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Regarding the DVD you received... remember that the DVD is made by Evinrude... so the results very well could be biased a little... Bass and Walleye Boats is a good, objective magazine that typically has pretty good reviews and gives you all the numbers from their tests.

marine_man

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I agree. I thought the video was a bit biased and to some degree unfair trying to compare 2-stroke vs. 4's, but then again they don't make a 4-stroke so they're trying to sway opinions I think.

I went on that website last night and read all kinds of good info on the various comparisons, tests, etc. Very informative!

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The supercharger in the Verado was to give it more punch out of the hole than a typical 4-stroke, which I think it does. It costs you some fuel economy at WOT though compared to other 4 strokes and DFI motors.

4-strokes are quieter than DFI motors, but at high rpms there is not that much difference in noise.

You know which way I went with my motor, the yamaha HPDI was my 2nd choice. If I wanted a 150 HP the F150 would have been my second choice, maybe even my first choice.

Stay away from the carbed versions.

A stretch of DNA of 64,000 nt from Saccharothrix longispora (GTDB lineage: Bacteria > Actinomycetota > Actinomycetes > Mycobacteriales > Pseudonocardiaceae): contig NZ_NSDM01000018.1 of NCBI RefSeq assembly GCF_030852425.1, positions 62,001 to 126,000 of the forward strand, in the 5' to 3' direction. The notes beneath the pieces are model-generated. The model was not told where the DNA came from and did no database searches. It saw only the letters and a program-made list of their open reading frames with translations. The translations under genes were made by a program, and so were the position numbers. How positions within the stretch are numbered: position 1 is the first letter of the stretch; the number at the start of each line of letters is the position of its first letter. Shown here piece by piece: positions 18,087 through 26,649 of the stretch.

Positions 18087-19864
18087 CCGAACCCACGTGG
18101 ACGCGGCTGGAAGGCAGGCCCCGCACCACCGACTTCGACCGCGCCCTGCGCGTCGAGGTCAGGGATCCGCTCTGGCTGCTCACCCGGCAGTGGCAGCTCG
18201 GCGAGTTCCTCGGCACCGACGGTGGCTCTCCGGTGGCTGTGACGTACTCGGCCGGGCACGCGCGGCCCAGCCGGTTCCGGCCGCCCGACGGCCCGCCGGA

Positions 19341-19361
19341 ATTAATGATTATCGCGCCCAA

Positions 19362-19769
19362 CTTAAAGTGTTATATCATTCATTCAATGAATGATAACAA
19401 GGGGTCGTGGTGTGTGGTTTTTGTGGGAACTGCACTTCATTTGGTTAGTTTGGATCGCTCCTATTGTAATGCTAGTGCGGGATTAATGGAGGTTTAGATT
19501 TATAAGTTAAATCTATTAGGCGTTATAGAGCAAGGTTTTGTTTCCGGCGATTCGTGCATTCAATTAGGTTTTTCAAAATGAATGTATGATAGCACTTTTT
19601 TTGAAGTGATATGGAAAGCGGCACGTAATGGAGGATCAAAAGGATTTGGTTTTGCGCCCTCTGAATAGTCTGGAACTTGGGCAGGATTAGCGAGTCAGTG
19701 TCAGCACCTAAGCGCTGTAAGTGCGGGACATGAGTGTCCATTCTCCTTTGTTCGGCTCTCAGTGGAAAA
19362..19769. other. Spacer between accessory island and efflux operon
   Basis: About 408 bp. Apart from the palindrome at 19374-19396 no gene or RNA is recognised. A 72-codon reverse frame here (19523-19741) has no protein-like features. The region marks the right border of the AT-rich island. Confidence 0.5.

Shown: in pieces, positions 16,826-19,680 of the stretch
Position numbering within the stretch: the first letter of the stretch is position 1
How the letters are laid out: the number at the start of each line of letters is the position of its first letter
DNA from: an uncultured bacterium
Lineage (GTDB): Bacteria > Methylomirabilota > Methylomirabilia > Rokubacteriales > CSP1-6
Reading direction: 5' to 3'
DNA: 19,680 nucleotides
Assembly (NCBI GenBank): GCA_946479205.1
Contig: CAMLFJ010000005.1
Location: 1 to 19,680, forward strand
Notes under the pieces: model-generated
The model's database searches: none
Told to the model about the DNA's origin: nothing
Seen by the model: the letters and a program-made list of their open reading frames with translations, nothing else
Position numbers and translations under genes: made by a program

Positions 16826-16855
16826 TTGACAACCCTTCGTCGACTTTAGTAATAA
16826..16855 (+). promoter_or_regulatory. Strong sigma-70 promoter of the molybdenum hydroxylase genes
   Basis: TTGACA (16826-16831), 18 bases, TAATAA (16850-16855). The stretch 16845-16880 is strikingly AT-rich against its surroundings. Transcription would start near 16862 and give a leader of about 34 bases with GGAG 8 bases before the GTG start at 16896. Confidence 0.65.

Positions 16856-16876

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Quote:

Thanks for the helpful info all. I had an incling that those were the differences, but wanted to be certain.

Speaking of motors, I received an E-tec dvd a week or so ago where they compared their motor to the Yamaha 4-stroke and the Verado. Some interesting differences, but the one thing I found most interesting was the race they had between 3 Triton bass boats all rigged with 225's. In 2 miles the E-tec outran the Yammi and Verado by 4 seconds (not much really), but what I really found interesting is the Yammi and Verado crossed the finish at basically the exact same time. Seems to me those Verados aren't as supercharged as they lead one to believe. A little unfair to be comparing 2-stroke DI's to 4-strokes IMO, but it was an interesting video.


God I hope they didn't show the guy in his pink thong in the Video grin.gif.

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Ok, I have another question related to this: I have a 2000 v-max 150 that is EFI, but not HPDI. What is the difference between these?

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EFI is fuel injected, it is not the same has HPDI which is direct injection. I can not explain in detail the differences between the two but it has to do with how the gas, air, and exhaust are treated and burned inside the engine. HPDI is the newer technology, much more fuel efficient, much lower pollution.

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They're both fuel injected but the HPDI stands for high pressure direct injection. Depending on the model year, the fuel is pumped into the cylinders at between 700 and 1,000 PSI by a fuel pump that runs off the flywheel.

The HPDI starts instantly compared to the EFI's habits (cold blooded sometimes) and the fuel economy of the HPDI is much better than an EFI.

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In EFI, fuel is usually injected to the cylinder thru the intake ports. In a HPDI, the fuel is injected directly into the cylinder.